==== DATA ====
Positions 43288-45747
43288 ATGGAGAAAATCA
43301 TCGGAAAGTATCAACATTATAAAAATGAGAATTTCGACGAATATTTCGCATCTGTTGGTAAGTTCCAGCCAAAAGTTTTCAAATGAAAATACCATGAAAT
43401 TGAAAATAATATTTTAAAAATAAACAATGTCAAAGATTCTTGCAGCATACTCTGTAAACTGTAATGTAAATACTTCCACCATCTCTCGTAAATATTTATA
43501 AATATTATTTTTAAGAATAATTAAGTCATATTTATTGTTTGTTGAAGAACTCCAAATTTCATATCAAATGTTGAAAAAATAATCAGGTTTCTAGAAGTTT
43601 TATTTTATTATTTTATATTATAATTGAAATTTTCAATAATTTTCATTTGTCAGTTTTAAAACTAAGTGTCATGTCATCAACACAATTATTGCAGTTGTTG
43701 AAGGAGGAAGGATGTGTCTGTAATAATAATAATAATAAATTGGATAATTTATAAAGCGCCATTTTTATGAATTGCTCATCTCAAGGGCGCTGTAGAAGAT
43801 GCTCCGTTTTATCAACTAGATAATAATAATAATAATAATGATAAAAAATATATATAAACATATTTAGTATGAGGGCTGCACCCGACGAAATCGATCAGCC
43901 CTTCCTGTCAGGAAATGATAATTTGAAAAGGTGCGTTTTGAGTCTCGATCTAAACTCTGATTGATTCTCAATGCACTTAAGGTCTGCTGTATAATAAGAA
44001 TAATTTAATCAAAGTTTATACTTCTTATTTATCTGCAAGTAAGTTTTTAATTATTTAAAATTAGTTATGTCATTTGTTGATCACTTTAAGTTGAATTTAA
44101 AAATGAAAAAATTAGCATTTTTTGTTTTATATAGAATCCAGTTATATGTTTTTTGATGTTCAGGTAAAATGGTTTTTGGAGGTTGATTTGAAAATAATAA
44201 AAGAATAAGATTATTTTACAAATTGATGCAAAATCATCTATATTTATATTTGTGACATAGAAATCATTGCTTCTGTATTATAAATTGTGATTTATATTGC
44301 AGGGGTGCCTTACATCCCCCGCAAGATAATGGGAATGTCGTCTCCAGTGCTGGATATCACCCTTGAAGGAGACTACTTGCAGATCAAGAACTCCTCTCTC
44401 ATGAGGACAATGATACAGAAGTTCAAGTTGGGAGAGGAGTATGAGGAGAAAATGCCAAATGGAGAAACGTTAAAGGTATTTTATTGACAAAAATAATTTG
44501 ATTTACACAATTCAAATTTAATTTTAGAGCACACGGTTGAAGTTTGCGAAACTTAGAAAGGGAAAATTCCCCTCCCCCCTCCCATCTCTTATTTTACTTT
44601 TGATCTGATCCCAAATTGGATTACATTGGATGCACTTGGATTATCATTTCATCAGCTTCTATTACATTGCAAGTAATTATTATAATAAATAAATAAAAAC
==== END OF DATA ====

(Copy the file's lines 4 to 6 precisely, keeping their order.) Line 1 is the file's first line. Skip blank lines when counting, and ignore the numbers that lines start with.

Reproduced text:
43401 TGAAAATAATATTTTAAAAATAAACAATGTCAAAGATTCTTGCAGCATACTCTGTAAACTGTAATGTAAATACTTCCACCATCTCTCGTAAATATTTATA
43501 AATATTATTTTTAAGAATAATTAAGTCATATTTATTGTTTGTTGAAGAACTCCAAATTTCATATCAAATGTTGAAAAAATAATCAGGTTTCTAGAAGTTT
43601 TATTTTATTATTTTATATTATAATTGAAATTTTCAATAATTTTCATTTGTCAGTTTTAAAACTAAGTGTCATGTCATCAACACAATTATTGCAGTTGTTG